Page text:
Ulrike Lunacek with the Nobel Peace Prize Medal that the European Union won in 2012
Ulrike Lunacek, MEP, is Spokesperson for European Affairs for the Austrian Greens and the Greens/EFA Foreign Affairs Spokesperson in the European Parliament.
Our Europe has a future!
With a Green New Deal: Democratically, socially, and ecologically sustainable
Just as unification of Western Europe (by means of the EEC, EC and ultimately the EU) proved to be the answer to the horrific events of the 20th century, so a new and closely interconnected Europe must surely be the answer to the challenges posed by 21st century.
There is no doubt that the founding idea of bringing an end to bloody wars between neighbours through closer ties has certainly been a success, from the reconciliation of Germany and France to the fall of the Iron Curtain and the accession of the Central and Eastern European Countries (CEECs) to the European Union. Only in the Western Balkans did Europe's bloody past continue to haunt us during the 1990s. However even here, over the past decade the European answer has won out, and democratisation and stabilisation will, through the enlargement process, prevent future armed conflicts.
Today, however, we face new challenges as we grapple with a financial and economic crisis. If we fail to rise to these challenges and ultimately overcome them, new dangers lie ahead: gaping social inequalities, mass unemployment, public disenchantment with politics, and violent protests and unrest are all potential threats. Against such a backdrop, a resurgence of nationalism and right-wing populism could ultimately prompt the collapse of the European Union. However, it is plain from broad debate amongst intellectuals, civil society and NGOs that such a multifaceted crisis cannot be resolved without political union in Europe. The Greens have taken on a leading role in this debate, which also challenges us to come up with more extensive answers to the issues raised by globalisation.
The spiralling sovereign debt crisis has been caused and exacerbated first and foremost by an unregulated and uncontrolled financial sector. The initial error made at the time the Euro was first introduced – i.e. the lack of any accompanying steering of economic policy at EU level (eurobonds, stringent monitoring of financial markets, tax harmonisation, etc.) – resurge time and time again during EU summits and is one of the reasons for the worrying reluctance and inability on the part of the EU to take effective action in the midst of what is the worst crisis unified Europe has ever known.
Soaring real-estate prices, banking crises, wild speculation surrounding government bonds, and secondary trading in derivates are just some of the factors behind the present economic crisis. The fiscal compact, which is being presented by European governments, particularly Germany, as an answer to the crisis, simply exacerbates the economic problems we face, and the policy of austerity it advocates is prompting countries across Europe to fall into recession.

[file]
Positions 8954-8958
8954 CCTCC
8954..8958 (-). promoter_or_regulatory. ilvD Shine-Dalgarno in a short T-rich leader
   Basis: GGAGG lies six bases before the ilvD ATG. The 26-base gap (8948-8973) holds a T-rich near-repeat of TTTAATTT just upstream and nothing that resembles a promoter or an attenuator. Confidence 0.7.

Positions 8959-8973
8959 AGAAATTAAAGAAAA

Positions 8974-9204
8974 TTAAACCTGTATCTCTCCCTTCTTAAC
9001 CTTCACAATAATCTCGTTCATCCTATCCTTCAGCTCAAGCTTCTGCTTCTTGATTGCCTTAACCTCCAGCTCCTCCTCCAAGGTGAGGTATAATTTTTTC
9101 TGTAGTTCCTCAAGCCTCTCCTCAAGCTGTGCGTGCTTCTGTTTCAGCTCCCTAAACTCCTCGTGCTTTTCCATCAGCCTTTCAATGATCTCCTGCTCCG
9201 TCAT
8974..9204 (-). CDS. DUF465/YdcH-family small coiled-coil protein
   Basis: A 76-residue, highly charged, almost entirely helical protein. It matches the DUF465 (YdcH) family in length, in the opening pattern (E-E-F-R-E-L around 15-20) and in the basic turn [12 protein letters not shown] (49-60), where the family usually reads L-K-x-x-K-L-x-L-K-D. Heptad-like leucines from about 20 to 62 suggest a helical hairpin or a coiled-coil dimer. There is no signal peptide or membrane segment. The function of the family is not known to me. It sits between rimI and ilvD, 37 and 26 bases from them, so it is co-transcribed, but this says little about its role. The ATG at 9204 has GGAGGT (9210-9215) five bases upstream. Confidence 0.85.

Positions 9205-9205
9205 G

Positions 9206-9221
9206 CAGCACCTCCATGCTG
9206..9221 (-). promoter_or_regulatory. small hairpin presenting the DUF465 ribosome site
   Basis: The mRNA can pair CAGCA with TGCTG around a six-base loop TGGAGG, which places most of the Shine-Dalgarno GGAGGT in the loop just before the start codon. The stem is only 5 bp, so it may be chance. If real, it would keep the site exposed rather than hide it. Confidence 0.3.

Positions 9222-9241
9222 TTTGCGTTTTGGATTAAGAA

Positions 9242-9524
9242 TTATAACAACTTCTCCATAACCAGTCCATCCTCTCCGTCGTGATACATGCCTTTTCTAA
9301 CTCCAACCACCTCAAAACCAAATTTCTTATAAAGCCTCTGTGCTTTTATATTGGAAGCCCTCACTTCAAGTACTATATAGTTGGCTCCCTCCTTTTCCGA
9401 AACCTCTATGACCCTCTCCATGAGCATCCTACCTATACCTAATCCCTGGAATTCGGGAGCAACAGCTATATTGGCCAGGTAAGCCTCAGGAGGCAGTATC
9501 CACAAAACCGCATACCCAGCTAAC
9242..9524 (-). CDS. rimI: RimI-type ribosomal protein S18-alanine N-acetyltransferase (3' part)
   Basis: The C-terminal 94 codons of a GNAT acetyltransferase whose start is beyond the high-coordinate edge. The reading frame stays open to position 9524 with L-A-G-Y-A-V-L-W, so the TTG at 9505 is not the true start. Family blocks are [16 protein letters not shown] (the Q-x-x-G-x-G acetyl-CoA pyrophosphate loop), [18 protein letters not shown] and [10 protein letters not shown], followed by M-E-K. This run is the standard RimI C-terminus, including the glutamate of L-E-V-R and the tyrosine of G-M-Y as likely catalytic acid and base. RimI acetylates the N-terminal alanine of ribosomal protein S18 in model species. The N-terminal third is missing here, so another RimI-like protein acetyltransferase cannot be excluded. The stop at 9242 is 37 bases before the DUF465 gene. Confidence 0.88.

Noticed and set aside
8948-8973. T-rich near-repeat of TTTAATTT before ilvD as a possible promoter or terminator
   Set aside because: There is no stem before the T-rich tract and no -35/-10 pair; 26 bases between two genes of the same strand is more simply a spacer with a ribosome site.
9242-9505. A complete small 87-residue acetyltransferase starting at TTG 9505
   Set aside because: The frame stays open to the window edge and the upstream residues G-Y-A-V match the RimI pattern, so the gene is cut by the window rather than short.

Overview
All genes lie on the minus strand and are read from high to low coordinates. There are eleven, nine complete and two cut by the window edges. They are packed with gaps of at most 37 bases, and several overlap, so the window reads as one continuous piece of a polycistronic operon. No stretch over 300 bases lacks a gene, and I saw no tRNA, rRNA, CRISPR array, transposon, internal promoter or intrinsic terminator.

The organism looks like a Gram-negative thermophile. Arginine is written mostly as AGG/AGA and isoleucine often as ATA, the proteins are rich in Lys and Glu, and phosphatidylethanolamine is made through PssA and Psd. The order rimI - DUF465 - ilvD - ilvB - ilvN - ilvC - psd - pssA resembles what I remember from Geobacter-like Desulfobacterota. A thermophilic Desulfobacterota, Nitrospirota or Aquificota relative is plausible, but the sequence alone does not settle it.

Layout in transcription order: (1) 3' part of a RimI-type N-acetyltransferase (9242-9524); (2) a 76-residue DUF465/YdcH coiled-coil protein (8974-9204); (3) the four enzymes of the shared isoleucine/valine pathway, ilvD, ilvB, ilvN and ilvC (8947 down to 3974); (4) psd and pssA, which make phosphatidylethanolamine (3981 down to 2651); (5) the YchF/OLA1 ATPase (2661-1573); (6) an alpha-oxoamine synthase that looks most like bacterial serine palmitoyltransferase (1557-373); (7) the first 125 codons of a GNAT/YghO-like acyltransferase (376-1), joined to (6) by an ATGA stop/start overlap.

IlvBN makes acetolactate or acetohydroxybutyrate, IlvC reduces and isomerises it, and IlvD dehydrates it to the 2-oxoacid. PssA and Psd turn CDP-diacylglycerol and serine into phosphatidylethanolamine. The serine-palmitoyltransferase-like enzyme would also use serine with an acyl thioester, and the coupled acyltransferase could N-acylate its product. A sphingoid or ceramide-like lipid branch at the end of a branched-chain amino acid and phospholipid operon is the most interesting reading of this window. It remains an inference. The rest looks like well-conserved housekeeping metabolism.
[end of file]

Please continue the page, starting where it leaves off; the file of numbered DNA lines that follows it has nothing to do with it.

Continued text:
Not only have the chains of the Maastricht criteria – chains which have been tightened by the fiscal compact – ensured that governments have absolutely no room for manoeuvre in actively shaping economic, social and environmental policy, but also all vestiges of democratic review of the content, measures and effects of these austerity packages have been stripped away.
The current crisis should prompt the realisation that the nations of Europe are now so closely interconnected that the only way to overcome the problems we face is by working together. Nationalism is an ideology of the past. The history and present-day status of the European Union demonstrate that a more united Europe and indeed a different Europe are the answers to the political, economic, ecological and social issues facing us today. We will only overcome these European and worldwide challenges through European solutions and a renewed European spirit, especially given the rising trend towards globalisation and Europe's relative decline in significance in both demographic and financial terms, as evidenced by its decreasing population and dwindling market share in a global context. Our vision is of a post-national Europe, a Europe of citizens, a United States of Europe with democratic rule and federal structures enshrined in the Constitution of a Republic.
This was the dream of many of those who founded the European idea. However, this is not the Europe which is currently developing.
This is the vision which guides our European policies.
This is the picture of Europe within which we want to see our plans become reality.
This is the Europe that we stand for. It is the Europe of the future.
More Europe, more democracy, more solidarity
1. Democratic reform of Europe
- Establishment of a bi-cameral system at European level under which the federal, regional principle co-exists with that of the nation states, and within which the Council is re-modelled into a form of second chamber of representatives of national governments and which, together with the European Parliament, comprises the legislature.
- Introduction of the full right of initiative for the European Parliament to enable it to propose legislation.
- Introduction of European electoral lists for elections to a proportion of the seats in the European Parliament, with the leading candidates on the list running concurrently for election to the top positions within in the European Commission, thus campaigning for European voters' support.
- Election to the Commission through the European Parliament: The Commission should be elected directly by the European Parliament. The practice of governments nominating national politicians or granting them politically-motivated 'promotions' to the Commission must cease.
- Shoring up of direct democracy through accessible European Citizens' Initiatives, and introduction of Europe-wide referenda on European issues. European citizens should be able to determine their future in a united Europe themselves. However, this should not be achieved via national referenda where domestic party-politics and power games reign, but rather through Europe-wide ones: far-reaching steps towards integration should be determined via a double-majority mechanism, with proposals requiring a majority of both EU citizens and EU Member States to be in favour.
2. Steering of Europe's economic policy - Now!
The European welfare system needs to be shored up as a shared endeavour and the burden of the crisis should not be offloaded onto the weakest in society. If this goal is to be achieved, then deeper integration of the EU's economic, financial, taxation and social policies is required, with the emphasis being placed on the following criteria: